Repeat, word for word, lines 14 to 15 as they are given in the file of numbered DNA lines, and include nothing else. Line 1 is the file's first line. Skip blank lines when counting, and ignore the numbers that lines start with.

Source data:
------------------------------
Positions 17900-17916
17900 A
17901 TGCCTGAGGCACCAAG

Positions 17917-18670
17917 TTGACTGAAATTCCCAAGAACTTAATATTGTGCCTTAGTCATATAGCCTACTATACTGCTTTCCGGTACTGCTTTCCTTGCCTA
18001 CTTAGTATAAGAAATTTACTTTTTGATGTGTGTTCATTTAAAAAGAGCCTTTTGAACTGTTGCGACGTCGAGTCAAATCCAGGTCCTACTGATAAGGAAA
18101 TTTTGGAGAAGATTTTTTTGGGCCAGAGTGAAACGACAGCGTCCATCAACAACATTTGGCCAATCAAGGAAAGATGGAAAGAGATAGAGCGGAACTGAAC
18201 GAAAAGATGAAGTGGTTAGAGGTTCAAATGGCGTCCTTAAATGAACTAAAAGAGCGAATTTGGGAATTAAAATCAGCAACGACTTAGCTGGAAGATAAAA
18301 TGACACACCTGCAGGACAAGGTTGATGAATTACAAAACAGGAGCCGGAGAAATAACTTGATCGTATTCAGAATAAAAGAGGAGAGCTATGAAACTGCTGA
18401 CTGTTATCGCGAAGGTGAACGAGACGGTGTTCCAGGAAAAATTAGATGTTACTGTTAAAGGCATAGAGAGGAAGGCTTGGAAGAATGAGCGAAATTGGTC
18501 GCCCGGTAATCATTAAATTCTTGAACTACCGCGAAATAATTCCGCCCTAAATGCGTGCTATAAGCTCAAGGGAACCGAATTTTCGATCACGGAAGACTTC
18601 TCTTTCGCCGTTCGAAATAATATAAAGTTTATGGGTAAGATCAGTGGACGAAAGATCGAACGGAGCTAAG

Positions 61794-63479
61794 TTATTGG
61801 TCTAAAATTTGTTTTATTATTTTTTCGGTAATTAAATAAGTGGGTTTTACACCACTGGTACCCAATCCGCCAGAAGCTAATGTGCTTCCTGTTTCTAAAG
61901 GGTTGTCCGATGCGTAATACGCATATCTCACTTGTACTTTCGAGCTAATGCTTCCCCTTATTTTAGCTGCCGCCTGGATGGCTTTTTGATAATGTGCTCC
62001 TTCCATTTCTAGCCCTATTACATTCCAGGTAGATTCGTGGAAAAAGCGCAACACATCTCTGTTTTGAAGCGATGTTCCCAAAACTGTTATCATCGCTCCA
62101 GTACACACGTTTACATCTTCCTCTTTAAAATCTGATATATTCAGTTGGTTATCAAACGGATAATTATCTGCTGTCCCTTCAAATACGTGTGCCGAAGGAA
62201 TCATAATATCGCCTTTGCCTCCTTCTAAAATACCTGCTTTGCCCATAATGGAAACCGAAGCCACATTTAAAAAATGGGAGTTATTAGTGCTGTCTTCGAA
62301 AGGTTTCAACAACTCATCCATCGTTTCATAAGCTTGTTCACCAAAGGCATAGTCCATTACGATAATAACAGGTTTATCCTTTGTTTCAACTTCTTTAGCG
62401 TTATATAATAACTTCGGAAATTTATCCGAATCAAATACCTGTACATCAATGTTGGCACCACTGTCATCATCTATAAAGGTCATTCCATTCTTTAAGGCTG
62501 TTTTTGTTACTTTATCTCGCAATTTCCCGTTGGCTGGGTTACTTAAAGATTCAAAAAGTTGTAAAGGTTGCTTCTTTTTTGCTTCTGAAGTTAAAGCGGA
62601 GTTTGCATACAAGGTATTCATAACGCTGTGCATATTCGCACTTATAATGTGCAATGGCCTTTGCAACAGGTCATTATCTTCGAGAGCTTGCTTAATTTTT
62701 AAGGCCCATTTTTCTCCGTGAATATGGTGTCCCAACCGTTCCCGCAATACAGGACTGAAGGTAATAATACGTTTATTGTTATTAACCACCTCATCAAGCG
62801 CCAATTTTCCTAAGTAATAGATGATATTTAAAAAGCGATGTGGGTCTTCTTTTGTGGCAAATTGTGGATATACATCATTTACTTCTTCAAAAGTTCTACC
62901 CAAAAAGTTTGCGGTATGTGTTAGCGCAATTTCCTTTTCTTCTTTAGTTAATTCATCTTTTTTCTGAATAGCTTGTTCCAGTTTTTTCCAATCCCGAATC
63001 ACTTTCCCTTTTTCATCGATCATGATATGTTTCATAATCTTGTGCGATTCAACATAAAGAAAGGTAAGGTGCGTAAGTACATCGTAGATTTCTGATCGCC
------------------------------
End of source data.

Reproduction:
61794 TTATTGG
61801 TCTAAAATTTGTTTTATTATTTTTTCGGTAATTAAATAAGTGGGTTTTACACCACTGGTACCCAATCCGCCAGAAGCTAATGTGCTTCCTGTTTCTAAAG